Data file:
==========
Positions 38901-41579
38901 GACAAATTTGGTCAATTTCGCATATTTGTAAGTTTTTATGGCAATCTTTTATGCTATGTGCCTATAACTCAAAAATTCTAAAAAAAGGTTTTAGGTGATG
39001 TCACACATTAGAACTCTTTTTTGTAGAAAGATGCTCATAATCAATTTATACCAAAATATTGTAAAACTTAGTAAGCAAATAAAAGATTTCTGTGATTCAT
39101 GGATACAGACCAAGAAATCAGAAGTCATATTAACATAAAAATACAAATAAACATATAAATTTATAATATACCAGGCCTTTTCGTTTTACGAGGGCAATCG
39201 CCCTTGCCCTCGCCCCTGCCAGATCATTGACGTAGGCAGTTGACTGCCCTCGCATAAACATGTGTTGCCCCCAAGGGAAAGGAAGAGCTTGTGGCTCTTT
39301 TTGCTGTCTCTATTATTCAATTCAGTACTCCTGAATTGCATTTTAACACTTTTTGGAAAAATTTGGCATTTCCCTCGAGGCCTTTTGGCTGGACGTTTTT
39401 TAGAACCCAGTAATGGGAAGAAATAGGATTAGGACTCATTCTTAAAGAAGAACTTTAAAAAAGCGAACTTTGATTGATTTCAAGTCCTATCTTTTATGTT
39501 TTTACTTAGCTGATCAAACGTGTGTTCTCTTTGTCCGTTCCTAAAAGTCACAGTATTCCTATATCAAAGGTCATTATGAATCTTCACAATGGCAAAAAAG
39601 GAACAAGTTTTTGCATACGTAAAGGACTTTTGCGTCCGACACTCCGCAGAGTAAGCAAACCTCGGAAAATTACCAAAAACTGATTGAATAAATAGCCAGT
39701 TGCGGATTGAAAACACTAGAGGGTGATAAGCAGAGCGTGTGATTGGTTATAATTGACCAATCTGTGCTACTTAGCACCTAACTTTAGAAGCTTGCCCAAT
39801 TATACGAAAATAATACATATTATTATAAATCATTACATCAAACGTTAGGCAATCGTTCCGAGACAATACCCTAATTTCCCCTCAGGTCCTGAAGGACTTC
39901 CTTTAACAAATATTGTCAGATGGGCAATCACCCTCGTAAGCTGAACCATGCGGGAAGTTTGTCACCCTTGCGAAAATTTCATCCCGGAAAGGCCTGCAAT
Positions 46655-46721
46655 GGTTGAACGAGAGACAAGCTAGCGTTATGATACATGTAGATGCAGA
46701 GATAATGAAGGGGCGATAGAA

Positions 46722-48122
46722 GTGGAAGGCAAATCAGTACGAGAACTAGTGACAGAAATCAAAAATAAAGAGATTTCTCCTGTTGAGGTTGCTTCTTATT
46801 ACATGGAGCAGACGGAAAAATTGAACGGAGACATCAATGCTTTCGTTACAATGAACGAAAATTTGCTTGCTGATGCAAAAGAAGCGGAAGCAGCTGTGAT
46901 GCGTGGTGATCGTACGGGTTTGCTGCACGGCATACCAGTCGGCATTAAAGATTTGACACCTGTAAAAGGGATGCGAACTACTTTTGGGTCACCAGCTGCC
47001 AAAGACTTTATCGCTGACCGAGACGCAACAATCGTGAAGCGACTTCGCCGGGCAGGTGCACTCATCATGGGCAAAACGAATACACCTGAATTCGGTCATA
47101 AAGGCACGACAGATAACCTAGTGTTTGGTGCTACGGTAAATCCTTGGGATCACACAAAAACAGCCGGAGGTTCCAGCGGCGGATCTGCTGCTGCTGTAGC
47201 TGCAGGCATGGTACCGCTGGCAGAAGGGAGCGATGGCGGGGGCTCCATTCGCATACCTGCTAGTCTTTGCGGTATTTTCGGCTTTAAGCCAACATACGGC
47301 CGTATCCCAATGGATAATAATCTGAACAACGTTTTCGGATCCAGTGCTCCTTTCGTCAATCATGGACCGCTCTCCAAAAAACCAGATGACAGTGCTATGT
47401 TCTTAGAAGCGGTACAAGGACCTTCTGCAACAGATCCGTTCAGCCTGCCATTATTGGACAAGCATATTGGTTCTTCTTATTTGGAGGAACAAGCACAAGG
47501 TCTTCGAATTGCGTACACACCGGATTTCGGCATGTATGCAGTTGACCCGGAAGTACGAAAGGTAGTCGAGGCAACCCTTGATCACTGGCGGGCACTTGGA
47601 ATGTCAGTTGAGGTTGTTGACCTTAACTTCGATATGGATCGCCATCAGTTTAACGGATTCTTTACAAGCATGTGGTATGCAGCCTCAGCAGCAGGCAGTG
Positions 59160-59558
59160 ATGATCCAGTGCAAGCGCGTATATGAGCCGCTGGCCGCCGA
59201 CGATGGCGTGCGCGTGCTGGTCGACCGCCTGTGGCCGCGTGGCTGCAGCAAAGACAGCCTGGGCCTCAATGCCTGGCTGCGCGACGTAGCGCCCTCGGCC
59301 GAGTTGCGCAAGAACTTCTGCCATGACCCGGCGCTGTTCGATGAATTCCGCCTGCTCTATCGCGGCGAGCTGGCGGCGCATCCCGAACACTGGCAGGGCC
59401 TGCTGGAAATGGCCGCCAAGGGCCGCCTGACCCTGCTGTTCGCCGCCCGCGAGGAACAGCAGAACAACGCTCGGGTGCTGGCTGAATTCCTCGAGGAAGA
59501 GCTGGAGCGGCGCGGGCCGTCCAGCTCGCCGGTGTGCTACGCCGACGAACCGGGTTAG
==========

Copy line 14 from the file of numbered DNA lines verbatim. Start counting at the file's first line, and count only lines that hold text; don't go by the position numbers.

46655 GGTTGAACGAGAGACAAGCTAGCGTTATGATACATGTAGATGCAGA